Start Your Search
MINI 13 - Genetic Alterations and Testing (ID 120)
- Event: WCLC 2015
- Type: Mini Oral
- Track: Biology, Pathology, and Molecular Testing
- Presentations: 1
MINI13.11 - Detection of Rare Clinically Actionable Mutations in NSCLC Metastatic to the Brain by Targeted Next Generation Sequencing (ID 1004)
10:45 - 12:15 | Author(s): K.K. Maung
Genotyping of non-small cell lung cancers (NSCLC) is important for directing patient care, particularly in adenocarcinomas (ADC) where targeted therapeutics are available. There is emerging evidence of efficacy of targeted therapy in the treatment and prevention of brain metastases. With recent adoption of next-generation sequencing technologies it is possible to test individual tumors simultaneously for somatic mutations in multiple genes. Here, we present the mutational spectrum of NSCLC brain metastases in our institution over a three year period.
The department of pathology archives was searched to identify cases of NSCLC metastatic to brain that underwent surgical resections during 2012-2014. Clinicopathologic information was recorded from the pathology reports and the medical records. Molecular genotyping analysis was performed for EGFR/KRAS mutations using single gene analysis (prior to 2013) or by next generation sequencing (NGS) using the AmpliSeq Cancer Hotspot Panel v2. FISH was used to test for ALK rearrangements.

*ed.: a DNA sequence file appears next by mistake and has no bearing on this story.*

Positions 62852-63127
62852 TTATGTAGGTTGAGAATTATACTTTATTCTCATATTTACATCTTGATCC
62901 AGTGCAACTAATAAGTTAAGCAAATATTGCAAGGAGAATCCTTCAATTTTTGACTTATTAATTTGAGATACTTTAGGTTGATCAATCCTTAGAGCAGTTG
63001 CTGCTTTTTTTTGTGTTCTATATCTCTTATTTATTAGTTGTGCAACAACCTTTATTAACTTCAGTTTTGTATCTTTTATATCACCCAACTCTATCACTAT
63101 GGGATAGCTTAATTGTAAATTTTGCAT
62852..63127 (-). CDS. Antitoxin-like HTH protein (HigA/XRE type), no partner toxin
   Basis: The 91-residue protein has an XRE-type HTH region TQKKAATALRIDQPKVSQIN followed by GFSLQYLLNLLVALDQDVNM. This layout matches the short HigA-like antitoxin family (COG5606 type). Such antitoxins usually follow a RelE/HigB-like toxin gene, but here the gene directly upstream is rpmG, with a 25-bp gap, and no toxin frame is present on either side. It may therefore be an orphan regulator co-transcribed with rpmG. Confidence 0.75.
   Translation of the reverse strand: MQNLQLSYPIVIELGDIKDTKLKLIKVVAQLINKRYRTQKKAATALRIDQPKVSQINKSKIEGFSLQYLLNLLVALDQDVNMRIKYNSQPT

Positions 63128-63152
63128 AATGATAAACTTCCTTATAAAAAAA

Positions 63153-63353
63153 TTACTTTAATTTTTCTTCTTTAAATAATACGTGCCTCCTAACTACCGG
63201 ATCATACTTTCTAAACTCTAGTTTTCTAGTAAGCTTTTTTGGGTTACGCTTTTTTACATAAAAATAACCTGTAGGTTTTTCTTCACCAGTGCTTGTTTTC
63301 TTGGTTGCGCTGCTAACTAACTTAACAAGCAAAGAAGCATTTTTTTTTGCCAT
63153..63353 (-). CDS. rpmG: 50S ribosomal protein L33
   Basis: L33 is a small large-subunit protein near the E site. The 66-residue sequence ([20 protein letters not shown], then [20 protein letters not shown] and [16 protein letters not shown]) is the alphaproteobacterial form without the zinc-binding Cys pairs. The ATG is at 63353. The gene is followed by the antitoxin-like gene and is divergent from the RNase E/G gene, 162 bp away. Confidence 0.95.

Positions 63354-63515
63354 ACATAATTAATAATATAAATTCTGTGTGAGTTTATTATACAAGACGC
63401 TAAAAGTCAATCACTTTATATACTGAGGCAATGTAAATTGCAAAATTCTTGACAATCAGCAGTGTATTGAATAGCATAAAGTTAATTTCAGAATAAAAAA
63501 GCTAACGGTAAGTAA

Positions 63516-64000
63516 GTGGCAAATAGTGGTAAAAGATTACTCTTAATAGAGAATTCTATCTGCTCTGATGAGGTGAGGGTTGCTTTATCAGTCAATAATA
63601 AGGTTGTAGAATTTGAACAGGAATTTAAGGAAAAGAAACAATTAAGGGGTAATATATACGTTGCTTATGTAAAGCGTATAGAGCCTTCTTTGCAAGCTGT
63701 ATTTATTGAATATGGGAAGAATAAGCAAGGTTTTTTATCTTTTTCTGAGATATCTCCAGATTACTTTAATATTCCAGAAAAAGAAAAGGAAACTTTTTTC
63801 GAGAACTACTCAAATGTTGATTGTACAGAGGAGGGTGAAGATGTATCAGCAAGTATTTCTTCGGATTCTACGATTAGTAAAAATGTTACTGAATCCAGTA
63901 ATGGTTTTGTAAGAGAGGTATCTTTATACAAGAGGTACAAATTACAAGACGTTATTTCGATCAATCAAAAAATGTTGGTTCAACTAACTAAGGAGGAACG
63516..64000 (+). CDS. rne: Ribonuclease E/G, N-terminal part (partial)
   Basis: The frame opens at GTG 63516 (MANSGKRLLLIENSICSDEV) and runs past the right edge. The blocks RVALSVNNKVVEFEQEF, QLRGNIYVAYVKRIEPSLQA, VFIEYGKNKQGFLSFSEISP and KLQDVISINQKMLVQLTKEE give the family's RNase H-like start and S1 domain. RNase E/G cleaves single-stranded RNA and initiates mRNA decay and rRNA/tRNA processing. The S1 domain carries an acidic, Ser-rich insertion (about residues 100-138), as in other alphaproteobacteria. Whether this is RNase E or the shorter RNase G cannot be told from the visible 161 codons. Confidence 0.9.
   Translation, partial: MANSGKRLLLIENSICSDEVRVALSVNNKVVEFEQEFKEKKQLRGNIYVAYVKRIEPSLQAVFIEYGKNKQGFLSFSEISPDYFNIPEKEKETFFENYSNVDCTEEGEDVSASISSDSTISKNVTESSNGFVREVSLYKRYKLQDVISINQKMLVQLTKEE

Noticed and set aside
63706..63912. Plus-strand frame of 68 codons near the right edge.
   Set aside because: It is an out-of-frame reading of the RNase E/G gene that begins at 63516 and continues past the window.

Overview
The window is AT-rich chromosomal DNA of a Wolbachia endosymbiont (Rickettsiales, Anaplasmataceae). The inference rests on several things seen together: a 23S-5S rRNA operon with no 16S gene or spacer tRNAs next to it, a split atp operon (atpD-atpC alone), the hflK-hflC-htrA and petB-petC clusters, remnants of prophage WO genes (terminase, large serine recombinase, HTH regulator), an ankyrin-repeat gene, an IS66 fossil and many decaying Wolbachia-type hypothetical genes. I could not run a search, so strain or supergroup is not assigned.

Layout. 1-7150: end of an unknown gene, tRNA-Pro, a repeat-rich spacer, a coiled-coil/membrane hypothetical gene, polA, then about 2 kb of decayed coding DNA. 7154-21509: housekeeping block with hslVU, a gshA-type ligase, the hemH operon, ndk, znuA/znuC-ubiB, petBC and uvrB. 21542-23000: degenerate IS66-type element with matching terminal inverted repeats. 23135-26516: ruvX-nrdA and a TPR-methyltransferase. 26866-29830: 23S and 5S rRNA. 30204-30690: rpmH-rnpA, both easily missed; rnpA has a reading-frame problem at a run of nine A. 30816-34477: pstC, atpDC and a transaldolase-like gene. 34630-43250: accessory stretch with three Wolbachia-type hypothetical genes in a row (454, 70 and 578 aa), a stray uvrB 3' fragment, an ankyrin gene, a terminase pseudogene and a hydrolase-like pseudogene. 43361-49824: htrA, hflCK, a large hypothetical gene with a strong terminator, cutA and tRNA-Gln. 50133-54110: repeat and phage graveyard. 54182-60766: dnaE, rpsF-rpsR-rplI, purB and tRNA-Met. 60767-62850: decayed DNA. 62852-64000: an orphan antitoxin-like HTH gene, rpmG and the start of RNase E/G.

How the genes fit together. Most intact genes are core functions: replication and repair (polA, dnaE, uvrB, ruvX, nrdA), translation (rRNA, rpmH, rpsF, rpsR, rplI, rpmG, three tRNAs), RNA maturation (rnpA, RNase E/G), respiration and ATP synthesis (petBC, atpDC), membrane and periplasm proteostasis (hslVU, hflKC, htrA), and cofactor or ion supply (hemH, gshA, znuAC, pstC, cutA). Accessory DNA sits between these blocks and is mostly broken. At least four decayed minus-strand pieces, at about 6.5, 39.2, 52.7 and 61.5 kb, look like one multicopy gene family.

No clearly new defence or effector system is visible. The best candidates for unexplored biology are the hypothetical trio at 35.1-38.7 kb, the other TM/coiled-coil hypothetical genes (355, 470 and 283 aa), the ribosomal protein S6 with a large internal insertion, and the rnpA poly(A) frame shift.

During 2012-2014, 31 NSCLC patients underwent surgical resection for brain metastases. Eighteen patients were female (58%) and 13 were male. The median age was 70 years (range 51-89). Tumor histology included 24 ADC and 7 squamous cell carcinomas (SCC). Twenty-three cases had molecular genotyping studies performed on the metastatic disease or the primary lung cancer. These included 3 SCC and 20 ADC. Of the ADC, 12 were tested with the NGS panel; 8 had been tested prior to 2013. The most frequently mutated genes were KRAS (8/20; 40%) and TP53 (7/12; 58%). Of the patients with KRAS mutations 7/8 were female (p = 0.085). The NGS assay detected clinically actionable mutations that would have not been detected with prior single gene assays including an EGFR exon 20 insertion, an ERBB2 exon 20 insertion, and two PIK3CA mutations. Additional mutations were detected in JAK3, FLT3, FBXW7, ATM, STK11, VHL and RB1.
We found that 40% of the genotyped ADC metastases harbored KRAS mutations more frequently in females (although not significant), similar to prior reports. In addition, with NGS we were able to detect additional clinically significant targetable mutations. In summary, NSCLC genotyping can potentially help guide treatment and prevention of brain metastases.
Only Active Members that have purchased this event or have registered via an access code will be able to view this content. To view this presentation, please login or select "Add to Cart" and proceed to checkout.